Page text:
The Accomplice Theory - 'on balance, the best explanation for one of the most puzzling murder cases in British criminal history' - Move to Murder, 2018
                        https://www.dropbox.com/s/hc1n5xu7nn...heory.pdf?dl=0

                        Compendium of Resources
                        https://forum.casebook.org/forum/soc...882#post650882

                        Comment


                        • #27
                          A bit of misinformation going on here again...unsurprisingly.

                          No one is suggesting that Wallace planned for the Johnston’s to be there as he couldn’t possibly have known that they were going out that night. But by going back and forth, knocking twice at the front door and twice at the back, Wallace might have hoped to have drawn attention to himself and his situation. Maybe a neighbour simply saying ‘is everything ok Mr Wallace?’ After all there were neighbours both sides (even someone who might have been watching from across the road. Wallace had nothing to lose by this, he was under no time pressure. It was easily worth a try. Fortunately the Johnston’s were going out that night and so could witness his entry and his ‘problems’ getting in.

                          What we are asked to believe though by those allegedly being ‘reasonable’ and ‘unbiased’ is that both doors to Wallace’s house suddenly decided to malfunction between the time that Wallace left the house and the time that he returned.
                          A period of 2 hours. Wallace couldn’t have been ‘unable’ to get in before because he became ‘suspicious’ when he couldn’t get in on the night of the murder.
                          If Wallace was trying to give the impression that the killer was still inside the house then of course it had to be the back door that eventually opened allowing it to be suggested that the killer then escaped via the front door. This couldn’t have been suggested of course if he’d eventually have gotten in via the front door as the Johnston’s were at the back door and would have seen the ‘killer’ escape.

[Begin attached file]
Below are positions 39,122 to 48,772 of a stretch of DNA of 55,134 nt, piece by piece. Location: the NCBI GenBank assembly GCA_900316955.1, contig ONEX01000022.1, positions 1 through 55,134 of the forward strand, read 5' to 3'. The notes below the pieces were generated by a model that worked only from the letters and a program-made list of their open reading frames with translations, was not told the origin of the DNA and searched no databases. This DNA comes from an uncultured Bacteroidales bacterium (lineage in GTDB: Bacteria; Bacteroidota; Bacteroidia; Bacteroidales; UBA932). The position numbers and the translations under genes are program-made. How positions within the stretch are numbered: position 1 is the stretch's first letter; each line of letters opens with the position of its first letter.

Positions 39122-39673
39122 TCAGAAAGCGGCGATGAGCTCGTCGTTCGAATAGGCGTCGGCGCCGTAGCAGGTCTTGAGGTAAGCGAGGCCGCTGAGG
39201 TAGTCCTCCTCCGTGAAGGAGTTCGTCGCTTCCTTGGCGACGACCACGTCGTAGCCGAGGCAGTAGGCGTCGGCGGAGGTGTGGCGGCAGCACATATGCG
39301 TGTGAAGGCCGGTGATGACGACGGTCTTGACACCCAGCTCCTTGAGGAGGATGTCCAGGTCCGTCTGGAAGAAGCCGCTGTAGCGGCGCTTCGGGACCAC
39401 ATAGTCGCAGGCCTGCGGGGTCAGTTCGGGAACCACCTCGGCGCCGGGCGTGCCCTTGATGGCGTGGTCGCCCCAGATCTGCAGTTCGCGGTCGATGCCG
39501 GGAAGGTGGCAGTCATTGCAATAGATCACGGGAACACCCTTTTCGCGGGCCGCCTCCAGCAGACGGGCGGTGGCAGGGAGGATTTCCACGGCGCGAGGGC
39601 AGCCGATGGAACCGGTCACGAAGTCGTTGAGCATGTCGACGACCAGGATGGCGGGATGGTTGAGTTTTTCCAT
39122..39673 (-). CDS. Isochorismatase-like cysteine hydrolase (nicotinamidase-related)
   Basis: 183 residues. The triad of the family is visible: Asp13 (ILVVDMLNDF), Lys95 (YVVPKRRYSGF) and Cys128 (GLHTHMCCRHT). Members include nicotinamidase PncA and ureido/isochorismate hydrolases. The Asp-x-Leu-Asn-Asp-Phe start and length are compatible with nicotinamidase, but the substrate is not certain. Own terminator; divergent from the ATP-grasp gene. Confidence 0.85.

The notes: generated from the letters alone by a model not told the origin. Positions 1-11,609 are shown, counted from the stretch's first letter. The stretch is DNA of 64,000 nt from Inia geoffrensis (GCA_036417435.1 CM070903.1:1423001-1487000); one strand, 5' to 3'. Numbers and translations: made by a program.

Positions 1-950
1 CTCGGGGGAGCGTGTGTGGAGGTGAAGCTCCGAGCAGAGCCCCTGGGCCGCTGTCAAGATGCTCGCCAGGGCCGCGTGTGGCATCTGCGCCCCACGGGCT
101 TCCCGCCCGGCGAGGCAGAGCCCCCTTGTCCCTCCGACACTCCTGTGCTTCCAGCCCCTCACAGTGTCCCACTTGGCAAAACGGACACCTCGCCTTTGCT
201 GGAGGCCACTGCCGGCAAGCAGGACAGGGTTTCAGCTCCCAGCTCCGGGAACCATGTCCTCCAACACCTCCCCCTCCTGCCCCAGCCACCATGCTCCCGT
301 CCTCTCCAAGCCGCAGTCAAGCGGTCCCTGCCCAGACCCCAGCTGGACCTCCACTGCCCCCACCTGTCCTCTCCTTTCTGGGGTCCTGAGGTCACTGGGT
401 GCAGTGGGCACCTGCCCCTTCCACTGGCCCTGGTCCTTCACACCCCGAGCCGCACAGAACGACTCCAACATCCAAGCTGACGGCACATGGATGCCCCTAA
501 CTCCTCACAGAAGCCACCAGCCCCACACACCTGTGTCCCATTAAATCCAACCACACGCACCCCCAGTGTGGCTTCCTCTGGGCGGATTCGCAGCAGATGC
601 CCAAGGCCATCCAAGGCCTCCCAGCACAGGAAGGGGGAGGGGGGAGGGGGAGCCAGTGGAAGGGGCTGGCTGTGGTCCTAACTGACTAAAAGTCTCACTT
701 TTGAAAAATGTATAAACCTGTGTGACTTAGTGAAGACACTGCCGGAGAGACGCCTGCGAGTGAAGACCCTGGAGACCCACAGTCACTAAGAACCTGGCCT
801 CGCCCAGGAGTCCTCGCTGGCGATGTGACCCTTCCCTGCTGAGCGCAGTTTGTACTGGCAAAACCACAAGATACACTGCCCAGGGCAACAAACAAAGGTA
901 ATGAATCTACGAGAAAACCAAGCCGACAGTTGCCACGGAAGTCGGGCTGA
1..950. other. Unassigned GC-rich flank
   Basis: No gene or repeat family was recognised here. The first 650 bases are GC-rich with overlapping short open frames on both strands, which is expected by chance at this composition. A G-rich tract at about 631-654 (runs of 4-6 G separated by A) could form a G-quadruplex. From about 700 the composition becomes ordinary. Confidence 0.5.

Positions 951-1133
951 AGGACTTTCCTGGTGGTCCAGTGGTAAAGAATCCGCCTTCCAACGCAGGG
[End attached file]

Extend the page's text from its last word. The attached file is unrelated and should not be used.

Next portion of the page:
It borders remarkable how much wriggling is done to exonerate Wallace
                          Regards

                          Herlock






                          "There is nothing more deceptive than an obvious fact!"

                          Comment


                          • #28
                            some fair-minded detective authors....
                            Who now even refuse to debate on the same thread as you.
                            Regards

                            Herlock






                            "There is nothing more deceptive than an obvious fact!"

                            Comment


                            • #29
                              Originally posted by Abby Normal View Post
                              Hi hs
                              I know nothing about this case. But killers of family members, in their own home, will often plan things out and do things that make sure that someone else finds the body, or that someone is with them when they find the body.
                              Hi Abby,

                              They certainly do. Wallace had spent his journey to the fictitious Menlove Gardens East pestering and badgering conductors and inspectors. Telling people that he was a complete stranger in the area when he wasn’t just so that he would be noticed and remembered. So his actions when he returned home are completely in line with that.
                              Regards

                              Herlock






                              "There is nothing more deceptive than an obvious fact!"

                              Comment


                              • #30
                                Originally posted by Herlock Sholmes View Post
                                Hi Abby,

                                They certainly do. Wallace had spent his journey to the fictitious Menlove Gardens East pestering and badgering conductors and inspectors. Telling people that he was a complete stranger in the area when he wasn’t just so that he would be noticed and remembered. So his actions when he returned home are completely in line with that.
                                absolutely-planned murder alibi establishing 101
                                "Is all that we see or seem
                                but a dream within a dream?"

                                -Edgar Allan Poe


                                "...the man and the peaked cap he is said to have worn
                                quite tallies with the descriptions I got of him."

                                -Frederick G. Abberline

                                Comment